Mortal Kombat (commonly abbreviated MK) is a popular series of fighting games created by Midway, which in turn spawned a number of related media. It is especially noted for its digitized sprites (which differentiated it from its contemporaries' hand-drawn sprites), and its mix of bloody and brutal action; its graphic fatality killing moves contributed to the founding of the Entertainment Software Rating Board (ESRB). [1]


The original Mortal Kombat was developed as a reaction to the popular Capcom fighting game Street Fighter II, with simpler controls and digitized graphics. The original idea of Mortal Kombat was thought up in 1989 along with storyline and game content, but not put to arcades until 1991 (and game systems). Some say the game's graphic violence was gratuitous, and was only included in order to generate a public outcry and controversy that would garner publicity for the game. Although highly controversial, the mix of realism and violence propelled Mortal Kombat to widespread and historic renown.

Throughout the series, the game was noted for its simplicity of controls and the exotic special moves it featured, as well as a tendency to replace a hard c sound in its lexicon with the letter k, thus deliberately misspelling the word "combat" in the title, as well as any other words with a hard c sound.

History of Mortal KombatEdit

Midway created five sequels for the arcade and home systems, each one bloodier, more brutal, and stranger than the last. Mortal Kombat 4 brought the series into 3D, replacing the digitized fighters of the previous games with polygon models, while Mortal Kombat: Deadly Alliance was the first in the series to skip arcades altogether and go directly to consoles, a symptom of U.S. arcade market's dramatic decline. The twelfth installment in the series, Mortal Kombat: Deception, was released for the Xbox and PlayStation 2 platforms in October 2004 (with a Nintendo GameCube version released in February 2005). Following a gameplay style very similar to the one found on Deadly Alliance, Deception also features several new gaming modes, such as a Puzzle Fighter-like puzzle game, an Archon-like chess game, and an RPG-style quest mode, as well as a suicidal finishing move for each character, usually performed to prevent the opponent from doing a fatality. A Sony PSP version of Deception (named Mortal Kombat: Unchained) was released, and a final sixth-generation console title, Mortal Kombat: Armageddon, continued the current story continuity and featured almost all the characters that had appeared in the series. Then, Mortal Kombat moved to the next-gen consoles, Xbox 360 and PS3, with the non-canon, crossover game, Mortal Kombat vs. DC Universe, which featured several characters from both the MK and DC universe. It also introduced new gameplay features such as Freefall Kombat, Klose Kombat, and a combat-related Test Your Might minigame. Then, on April 19th, 2011, the newly created Neatherrealm Studios released the ninth game in the series, Mortal Kombat (2011). It retells the story from MK1-MK3 with a few unexpected twists, as well as bring the series back to its roots, placing the action back on a 2-D plane, rather than the 3-D planes introduced in MK4.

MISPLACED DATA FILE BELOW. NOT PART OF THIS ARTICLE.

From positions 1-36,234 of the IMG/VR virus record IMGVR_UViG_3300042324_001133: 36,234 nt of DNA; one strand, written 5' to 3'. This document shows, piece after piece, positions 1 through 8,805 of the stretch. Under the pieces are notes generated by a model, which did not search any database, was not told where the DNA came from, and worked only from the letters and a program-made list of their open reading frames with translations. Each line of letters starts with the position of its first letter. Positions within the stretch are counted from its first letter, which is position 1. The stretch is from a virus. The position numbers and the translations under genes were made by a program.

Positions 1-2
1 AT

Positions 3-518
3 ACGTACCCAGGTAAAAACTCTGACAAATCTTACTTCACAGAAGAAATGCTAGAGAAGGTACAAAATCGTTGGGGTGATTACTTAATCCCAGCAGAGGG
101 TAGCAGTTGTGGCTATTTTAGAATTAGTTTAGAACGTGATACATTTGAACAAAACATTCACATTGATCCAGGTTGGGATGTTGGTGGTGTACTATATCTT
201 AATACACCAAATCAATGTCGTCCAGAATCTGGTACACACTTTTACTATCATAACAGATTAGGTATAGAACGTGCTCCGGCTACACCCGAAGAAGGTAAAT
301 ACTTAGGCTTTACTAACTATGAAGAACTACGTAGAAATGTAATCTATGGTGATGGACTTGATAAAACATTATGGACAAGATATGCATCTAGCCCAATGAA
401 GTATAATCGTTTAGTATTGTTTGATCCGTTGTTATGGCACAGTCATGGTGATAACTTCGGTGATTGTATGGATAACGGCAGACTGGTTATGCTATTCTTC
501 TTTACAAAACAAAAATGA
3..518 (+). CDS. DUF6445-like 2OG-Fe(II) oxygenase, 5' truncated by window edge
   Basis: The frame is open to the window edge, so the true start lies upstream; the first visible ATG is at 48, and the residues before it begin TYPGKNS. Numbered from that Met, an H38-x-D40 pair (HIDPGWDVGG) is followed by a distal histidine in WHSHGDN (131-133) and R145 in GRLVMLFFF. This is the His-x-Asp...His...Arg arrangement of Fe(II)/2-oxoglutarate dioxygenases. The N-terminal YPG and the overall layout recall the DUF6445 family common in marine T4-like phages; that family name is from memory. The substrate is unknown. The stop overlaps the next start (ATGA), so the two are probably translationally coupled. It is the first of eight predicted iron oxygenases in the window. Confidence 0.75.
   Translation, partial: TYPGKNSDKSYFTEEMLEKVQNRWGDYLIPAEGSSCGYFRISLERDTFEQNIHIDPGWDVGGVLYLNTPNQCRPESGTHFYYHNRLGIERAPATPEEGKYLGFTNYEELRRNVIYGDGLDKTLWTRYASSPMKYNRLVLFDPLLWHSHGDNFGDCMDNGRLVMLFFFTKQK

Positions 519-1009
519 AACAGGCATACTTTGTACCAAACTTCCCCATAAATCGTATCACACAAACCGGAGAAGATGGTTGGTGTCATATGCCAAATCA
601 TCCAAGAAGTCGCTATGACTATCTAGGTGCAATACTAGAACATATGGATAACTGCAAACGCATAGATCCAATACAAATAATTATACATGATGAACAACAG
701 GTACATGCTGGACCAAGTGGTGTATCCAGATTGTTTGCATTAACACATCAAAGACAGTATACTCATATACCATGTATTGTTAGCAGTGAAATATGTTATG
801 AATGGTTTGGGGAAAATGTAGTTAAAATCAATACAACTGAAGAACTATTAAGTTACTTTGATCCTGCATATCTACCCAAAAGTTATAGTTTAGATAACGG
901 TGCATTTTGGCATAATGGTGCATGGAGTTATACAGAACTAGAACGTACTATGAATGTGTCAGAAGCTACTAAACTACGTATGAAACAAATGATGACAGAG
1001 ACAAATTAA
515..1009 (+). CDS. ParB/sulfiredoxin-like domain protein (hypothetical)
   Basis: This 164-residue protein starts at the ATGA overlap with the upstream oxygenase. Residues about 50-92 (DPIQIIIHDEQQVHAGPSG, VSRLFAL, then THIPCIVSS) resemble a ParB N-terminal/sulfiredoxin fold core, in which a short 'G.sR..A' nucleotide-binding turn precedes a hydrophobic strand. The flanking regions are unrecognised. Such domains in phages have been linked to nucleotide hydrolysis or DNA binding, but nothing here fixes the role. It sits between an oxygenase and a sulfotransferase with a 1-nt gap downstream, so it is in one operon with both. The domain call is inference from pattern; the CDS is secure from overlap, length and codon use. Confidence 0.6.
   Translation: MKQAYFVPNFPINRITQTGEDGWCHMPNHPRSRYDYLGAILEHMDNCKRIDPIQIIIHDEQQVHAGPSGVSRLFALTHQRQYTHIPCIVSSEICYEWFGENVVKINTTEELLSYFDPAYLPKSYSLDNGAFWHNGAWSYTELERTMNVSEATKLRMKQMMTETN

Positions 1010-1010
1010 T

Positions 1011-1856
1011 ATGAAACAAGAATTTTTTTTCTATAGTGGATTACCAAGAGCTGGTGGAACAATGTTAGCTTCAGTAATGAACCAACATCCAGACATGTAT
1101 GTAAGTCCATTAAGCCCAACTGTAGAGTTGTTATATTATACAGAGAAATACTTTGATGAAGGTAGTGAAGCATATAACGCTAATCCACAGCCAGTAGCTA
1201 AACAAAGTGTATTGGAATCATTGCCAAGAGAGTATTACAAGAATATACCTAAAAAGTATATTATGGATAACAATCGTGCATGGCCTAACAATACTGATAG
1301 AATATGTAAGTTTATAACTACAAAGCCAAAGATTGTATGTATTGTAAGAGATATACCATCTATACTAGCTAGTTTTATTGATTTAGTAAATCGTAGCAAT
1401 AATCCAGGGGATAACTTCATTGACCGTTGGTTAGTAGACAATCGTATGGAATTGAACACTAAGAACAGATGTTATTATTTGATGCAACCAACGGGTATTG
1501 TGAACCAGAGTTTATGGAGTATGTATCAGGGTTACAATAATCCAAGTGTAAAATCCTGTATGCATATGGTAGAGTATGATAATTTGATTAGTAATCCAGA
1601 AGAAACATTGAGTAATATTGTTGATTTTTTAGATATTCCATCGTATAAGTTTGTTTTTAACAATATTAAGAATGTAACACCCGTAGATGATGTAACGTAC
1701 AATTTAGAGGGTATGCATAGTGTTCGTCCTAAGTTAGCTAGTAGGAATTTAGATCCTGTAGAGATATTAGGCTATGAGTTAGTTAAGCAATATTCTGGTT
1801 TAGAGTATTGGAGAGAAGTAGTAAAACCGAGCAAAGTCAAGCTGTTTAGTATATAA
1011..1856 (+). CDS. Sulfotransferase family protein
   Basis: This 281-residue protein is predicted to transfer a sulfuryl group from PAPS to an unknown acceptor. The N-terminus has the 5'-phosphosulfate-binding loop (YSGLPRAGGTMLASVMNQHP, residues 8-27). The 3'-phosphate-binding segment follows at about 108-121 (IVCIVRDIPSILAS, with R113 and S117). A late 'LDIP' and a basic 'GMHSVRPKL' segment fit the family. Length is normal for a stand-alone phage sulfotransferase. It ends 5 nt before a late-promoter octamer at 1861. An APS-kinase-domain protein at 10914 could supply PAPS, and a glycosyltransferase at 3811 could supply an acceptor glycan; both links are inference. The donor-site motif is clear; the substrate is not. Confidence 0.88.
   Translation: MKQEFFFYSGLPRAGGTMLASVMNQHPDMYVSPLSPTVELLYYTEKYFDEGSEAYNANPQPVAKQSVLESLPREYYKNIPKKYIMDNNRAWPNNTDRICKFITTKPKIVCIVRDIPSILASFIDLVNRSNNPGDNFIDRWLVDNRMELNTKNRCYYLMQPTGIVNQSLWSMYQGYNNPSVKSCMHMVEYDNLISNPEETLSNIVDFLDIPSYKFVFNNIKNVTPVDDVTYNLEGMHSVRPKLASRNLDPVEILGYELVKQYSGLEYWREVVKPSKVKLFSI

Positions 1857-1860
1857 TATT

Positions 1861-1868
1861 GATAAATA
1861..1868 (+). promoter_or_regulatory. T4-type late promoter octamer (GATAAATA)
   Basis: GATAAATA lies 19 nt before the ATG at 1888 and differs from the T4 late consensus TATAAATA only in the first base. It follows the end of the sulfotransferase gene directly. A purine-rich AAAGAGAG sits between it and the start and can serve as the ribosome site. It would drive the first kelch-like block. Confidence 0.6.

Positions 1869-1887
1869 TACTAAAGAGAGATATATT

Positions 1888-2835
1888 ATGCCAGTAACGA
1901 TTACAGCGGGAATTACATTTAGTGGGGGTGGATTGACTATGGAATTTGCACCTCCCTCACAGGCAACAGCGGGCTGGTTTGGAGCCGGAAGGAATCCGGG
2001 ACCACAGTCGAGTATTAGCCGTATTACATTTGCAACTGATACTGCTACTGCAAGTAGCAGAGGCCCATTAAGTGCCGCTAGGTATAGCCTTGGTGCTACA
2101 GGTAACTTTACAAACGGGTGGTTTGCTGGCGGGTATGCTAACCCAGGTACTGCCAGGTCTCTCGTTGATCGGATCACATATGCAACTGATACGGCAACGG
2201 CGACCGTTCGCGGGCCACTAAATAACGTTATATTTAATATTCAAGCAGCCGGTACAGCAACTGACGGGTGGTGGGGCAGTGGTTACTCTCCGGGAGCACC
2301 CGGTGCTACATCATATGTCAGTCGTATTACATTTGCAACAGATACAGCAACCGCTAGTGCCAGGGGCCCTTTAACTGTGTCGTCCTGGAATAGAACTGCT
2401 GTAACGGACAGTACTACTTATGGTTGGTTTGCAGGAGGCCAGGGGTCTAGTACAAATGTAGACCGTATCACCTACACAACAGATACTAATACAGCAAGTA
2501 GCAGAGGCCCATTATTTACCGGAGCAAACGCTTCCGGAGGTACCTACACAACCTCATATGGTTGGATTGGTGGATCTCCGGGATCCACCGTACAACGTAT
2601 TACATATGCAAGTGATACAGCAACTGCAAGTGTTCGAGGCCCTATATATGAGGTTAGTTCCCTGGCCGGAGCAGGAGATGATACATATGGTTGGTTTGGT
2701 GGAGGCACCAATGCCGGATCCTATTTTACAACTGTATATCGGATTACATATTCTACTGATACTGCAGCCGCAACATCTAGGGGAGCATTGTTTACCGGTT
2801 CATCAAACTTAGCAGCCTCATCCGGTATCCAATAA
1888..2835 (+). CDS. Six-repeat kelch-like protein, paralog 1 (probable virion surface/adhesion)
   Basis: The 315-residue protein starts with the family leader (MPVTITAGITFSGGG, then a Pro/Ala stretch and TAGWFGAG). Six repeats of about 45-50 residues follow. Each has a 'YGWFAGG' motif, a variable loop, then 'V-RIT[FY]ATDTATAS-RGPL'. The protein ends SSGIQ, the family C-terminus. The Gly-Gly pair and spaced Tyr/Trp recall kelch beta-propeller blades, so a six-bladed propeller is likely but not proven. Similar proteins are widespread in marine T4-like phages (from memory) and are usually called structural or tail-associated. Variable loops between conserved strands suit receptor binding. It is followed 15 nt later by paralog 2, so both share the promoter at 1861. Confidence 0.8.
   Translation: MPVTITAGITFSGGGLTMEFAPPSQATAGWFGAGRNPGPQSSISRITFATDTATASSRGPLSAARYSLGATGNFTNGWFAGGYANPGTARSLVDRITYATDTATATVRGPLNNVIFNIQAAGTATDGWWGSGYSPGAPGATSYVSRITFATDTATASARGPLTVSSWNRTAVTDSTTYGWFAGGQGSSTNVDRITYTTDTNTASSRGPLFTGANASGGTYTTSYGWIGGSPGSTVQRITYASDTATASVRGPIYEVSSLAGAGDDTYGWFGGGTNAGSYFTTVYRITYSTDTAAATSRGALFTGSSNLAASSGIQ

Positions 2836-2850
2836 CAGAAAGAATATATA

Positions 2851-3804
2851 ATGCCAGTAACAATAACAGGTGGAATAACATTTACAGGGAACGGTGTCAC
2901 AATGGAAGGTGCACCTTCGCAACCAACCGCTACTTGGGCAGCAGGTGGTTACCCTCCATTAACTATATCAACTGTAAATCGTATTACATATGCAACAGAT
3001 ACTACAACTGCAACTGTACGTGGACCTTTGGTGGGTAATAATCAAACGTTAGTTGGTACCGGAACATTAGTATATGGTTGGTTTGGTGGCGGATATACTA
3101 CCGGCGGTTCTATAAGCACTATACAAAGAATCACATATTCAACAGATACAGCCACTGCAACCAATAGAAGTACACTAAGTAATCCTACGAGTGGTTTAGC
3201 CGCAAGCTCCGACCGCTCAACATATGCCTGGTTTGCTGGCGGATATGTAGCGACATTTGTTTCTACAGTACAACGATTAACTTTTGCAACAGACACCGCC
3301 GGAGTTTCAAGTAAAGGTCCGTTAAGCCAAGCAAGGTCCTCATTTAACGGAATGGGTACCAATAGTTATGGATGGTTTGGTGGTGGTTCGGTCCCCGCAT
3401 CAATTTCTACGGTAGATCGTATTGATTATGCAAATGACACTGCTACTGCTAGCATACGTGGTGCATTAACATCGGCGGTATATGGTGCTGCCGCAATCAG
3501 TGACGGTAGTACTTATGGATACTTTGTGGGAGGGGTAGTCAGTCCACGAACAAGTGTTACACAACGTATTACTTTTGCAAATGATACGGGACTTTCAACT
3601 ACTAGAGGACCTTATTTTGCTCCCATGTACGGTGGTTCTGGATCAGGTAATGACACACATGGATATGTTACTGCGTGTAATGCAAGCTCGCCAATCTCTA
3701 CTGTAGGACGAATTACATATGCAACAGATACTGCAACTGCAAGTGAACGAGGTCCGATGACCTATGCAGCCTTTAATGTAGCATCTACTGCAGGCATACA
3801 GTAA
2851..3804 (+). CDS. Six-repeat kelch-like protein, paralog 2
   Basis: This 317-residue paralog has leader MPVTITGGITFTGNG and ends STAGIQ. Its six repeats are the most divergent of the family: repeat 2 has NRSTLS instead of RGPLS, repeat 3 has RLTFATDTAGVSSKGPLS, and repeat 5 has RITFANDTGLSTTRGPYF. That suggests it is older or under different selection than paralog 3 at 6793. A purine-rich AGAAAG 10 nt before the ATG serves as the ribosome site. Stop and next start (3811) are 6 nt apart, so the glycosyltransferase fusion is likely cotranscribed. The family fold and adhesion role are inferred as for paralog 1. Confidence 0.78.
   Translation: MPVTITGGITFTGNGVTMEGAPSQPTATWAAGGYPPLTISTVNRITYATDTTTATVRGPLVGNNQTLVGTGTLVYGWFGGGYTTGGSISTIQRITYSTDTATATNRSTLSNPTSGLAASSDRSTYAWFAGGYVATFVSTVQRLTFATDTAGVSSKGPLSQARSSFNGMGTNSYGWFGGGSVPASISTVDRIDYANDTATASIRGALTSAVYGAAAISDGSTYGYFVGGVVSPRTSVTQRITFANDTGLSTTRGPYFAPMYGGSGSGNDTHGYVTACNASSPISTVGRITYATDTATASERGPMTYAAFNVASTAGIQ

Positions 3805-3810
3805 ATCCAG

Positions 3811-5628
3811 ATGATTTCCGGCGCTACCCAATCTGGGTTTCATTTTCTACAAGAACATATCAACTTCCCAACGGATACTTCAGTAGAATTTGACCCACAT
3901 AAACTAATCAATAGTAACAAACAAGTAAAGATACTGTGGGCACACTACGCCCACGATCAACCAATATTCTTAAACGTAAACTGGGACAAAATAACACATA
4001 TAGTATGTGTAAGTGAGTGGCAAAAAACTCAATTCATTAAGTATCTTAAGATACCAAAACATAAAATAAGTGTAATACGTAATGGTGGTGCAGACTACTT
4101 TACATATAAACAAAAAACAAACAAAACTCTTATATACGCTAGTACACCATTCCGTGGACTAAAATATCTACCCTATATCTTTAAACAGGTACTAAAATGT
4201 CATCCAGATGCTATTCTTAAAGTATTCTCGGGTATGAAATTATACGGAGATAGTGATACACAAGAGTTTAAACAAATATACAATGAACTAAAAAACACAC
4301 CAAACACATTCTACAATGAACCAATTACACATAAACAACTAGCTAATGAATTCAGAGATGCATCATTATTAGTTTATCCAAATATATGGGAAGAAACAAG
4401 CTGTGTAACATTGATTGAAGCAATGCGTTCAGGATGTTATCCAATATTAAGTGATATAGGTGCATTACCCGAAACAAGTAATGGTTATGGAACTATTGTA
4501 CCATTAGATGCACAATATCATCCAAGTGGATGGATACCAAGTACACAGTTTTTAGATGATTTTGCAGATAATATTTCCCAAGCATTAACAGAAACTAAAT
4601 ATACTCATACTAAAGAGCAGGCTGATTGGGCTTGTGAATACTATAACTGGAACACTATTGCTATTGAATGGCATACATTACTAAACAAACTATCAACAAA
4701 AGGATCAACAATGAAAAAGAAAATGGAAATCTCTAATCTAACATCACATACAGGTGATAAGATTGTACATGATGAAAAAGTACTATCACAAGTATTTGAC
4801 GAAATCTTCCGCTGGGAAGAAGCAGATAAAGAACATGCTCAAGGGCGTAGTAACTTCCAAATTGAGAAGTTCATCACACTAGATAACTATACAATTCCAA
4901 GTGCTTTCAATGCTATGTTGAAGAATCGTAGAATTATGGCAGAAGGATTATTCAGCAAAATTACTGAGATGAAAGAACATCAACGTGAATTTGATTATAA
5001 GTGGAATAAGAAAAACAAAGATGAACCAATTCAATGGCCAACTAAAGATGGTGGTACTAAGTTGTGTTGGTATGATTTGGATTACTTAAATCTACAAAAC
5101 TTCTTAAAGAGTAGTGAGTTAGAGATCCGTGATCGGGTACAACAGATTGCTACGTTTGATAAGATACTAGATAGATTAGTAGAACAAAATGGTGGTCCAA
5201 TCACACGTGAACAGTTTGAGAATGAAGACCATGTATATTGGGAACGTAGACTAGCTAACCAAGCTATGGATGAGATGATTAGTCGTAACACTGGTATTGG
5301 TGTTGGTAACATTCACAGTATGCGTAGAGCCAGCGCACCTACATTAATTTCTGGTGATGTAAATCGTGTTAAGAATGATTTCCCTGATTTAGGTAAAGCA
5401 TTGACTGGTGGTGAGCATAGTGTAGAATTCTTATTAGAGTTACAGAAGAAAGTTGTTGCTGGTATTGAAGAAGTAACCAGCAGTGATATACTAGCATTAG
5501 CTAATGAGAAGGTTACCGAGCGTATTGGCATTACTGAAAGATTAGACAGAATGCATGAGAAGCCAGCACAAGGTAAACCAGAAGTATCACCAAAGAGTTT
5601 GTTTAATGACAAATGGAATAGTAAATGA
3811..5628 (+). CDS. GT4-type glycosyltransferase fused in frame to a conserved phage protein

Finishing moves in later games included the Animality (turning into an animal to violently finish off the opponent), the Brutality (decimating an opponent into pieces with a long combination of hits or combo), the Friendship (offering one's opponent a token of friendship), and the Babality (transforming the opponent into a baby). The Babality and Friendship moves were created as a jokey non-violent finishing move, a swipe at the US Congressional Investigation for Violence in Videogames who came down harshly on the Mortal Kombat games. Purists, fonder of the earlier style, were upset by the introduction of such finishing moves, yet Mortal Kombat's "purely violent" and dark gameplay was once again implemented after the release of Mortal Kombat 4.

Moreso than other fighting games at the time, Mortal Kombat was notorious for recoloring certain sprites to appear as different characters. This was most prominent with the series' various ninja/assassin characters. Although many of the more popular characters were spawned from these pallete swaps, the sheer oversaturation of the roster with them (to date, eight male ninjas, four female assassins, and three cyberninjas, making a total of 15 repaints, or roughly one-third the series' total roster), as well as the fighting game genre's gradual demand for unique looks for all their characters, lead to many fans growing sick of the recolors, and joking about their overuse in the series. Hence, 'ninja syndrome' is a typical complaint among fans to describe any fighting game that has similar-looking or palette swapped characters.

Championship HistoryEdit

Four official Mortal Kombat arcade tournaments have taken place during the game series' history: two in England and two in the United States. The compiled list of tournament winners are as follows. The next tournement will be held in 2013 in america for the new Mortal Kombat.

Mortal Kombat 1 (American) winner: Sam Heyman Mortal Kombat 1 (England) winner: Warren Ogilvy Mortal Kombat 2 (American) winner: Ravi Chorpra Mortal Kombat 2 (England) winner: Alex Fisher

Games in seriesEdit

Fighting gamesEdit